To clarify the matter, the Gemara engages in one of its favorite moves, drawing an analogy with a distant area of law. In this case, the rabbis look to the practice of the priests in the Temple with regard to eating the meal offering. (The comparison of eating flour to getting married feels slightly comic, but it’s certainly not intended that way.) Here, too, the priest goes through three stages in relation to the meal-offering. Before it is consecrated as a sacrifice, when it is just some meal in a dish, the priest can eat or not, as he pleases. Then, once it is designated a meal-offering, it is forbidden to him and he can’t eat it at all. Only in the third stage, when the meal is actually burned on the altar, does it become a mitzvah for the priest conducting the sacrifice to eat a portion of it. If the parallel with levirate marriage is allowed, then, just as eating the meal at the right time is a positive duty, so marrying the widow at the right time should be a positive duty.

In fact, the Gemara never comes to a definite conclusion about whether marriage is preferable to chalitza. Rather, this appears to be one of those areas of Jewish practice that changed over time, and the rabbis generally honor the legitimacy of the popular consensus. “Initially,” the rabbis explain, men “would have intent for the sake of fulfilling the mitzvah.” The Talmud frequently suggests that standards of holiness and piety have declined over the generations, and so it is here. In the good old days, men never married their widowed yevamot for impure, selfish reasons, only for the sake of the law. When that was the case, levirate marriage was indeed preferable to chalitza. But “now that they do not have intent for the sake of fulfilling the mitzvah,” things are different, and “the mitzvah of chalitza takes precedence over the mitzvah of consummating levirate marriage.” Indeed, in Ashkenazi tradition, chalitza became mandatory, and marrying a dead brother’s widow was de facto banned—just one example of the way Jewish law evolved away from the letter of the Torah, in obedience to the values of the Jews who lived under it.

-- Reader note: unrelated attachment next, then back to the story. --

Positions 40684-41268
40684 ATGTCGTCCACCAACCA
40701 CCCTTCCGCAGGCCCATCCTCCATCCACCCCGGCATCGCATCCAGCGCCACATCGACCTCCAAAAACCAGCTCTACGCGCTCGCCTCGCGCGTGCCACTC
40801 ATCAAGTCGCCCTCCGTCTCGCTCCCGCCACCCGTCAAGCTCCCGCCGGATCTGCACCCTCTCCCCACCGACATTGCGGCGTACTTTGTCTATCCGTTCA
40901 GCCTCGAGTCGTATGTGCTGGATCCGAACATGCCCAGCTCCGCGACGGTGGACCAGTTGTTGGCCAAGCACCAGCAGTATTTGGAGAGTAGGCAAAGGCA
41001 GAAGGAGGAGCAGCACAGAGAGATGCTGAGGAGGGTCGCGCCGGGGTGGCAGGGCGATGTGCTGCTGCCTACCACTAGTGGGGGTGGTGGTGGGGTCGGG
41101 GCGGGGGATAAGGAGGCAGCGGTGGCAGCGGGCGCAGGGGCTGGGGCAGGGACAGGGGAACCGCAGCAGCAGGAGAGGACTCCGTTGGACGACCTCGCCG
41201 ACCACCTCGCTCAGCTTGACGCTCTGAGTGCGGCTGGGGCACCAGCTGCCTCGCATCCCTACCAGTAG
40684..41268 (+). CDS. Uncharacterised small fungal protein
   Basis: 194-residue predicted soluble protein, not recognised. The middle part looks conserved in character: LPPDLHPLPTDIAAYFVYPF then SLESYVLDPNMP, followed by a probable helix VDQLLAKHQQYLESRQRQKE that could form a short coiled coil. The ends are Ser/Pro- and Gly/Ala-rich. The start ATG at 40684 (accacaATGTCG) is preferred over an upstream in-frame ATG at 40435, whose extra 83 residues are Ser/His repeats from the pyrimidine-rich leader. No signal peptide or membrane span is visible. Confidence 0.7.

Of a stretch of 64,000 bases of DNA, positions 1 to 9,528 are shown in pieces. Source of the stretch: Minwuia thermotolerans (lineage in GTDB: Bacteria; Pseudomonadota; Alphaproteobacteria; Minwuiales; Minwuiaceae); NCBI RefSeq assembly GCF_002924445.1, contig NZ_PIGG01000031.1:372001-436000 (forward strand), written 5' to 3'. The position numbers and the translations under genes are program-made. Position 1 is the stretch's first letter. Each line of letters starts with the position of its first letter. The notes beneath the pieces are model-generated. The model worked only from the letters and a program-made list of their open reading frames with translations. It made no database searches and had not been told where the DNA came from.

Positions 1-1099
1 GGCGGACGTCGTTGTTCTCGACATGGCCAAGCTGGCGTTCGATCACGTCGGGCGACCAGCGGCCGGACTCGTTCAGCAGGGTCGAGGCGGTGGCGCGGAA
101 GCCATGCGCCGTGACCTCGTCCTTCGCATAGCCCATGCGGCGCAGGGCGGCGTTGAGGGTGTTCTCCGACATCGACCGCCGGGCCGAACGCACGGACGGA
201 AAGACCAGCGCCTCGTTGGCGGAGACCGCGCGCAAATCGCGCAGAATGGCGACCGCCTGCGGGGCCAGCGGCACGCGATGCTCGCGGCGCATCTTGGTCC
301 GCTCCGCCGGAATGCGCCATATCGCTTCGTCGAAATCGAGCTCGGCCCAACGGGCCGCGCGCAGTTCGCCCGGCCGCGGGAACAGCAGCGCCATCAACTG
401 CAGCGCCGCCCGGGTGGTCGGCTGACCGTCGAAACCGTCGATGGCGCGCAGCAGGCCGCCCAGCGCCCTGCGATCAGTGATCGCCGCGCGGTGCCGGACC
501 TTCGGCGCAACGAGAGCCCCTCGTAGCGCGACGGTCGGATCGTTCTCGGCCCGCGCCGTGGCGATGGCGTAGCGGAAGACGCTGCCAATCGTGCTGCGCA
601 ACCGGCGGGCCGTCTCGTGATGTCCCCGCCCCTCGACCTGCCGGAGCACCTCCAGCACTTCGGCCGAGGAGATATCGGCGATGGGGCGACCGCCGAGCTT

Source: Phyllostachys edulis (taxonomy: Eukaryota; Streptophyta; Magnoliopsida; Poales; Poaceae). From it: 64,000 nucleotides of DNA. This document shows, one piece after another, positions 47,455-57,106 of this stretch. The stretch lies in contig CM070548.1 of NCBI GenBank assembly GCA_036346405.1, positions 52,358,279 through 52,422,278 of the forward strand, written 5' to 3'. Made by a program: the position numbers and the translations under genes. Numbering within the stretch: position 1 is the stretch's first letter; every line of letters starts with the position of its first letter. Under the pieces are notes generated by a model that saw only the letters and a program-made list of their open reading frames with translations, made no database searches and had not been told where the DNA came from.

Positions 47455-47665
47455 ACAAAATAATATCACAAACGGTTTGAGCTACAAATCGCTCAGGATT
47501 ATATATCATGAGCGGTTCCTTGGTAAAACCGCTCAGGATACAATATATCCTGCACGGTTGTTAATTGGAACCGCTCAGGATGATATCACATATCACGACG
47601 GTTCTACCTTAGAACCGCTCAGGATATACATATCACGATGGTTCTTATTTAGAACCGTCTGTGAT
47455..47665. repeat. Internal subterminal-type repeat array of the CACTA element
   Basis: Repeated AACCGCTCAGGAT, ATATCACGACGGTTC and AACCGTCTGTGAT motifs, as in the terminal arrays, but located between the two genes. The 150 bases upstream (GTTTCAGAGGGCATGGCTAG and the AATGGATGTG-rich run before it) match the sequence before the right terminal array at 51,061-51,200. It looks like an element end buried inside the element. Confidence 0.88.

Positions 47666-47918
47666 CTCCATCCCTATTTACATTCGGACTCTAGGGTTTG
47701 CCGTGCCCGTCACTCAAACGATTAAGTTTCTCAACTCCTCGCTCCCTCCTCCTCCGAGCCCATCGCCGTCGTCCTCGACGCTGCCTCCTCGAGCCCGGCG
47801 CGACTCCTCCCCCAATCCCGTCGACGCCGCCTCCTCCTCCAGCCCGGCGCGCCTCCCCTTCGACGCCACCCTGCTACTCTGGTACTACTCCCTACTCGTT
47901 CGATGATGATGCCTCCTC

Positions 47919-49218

To read Tablet’s complete archive of two years of Daf Yomi Talmud study, click here.

Adam Kirsch is a poet and literary critic, whose books include The People and the Books: 18 Classics of Jewish Literature.

Adam Kirsch is a poet and literary critic, whose books include The People and the Books: 18 Classics of Jewish Literature.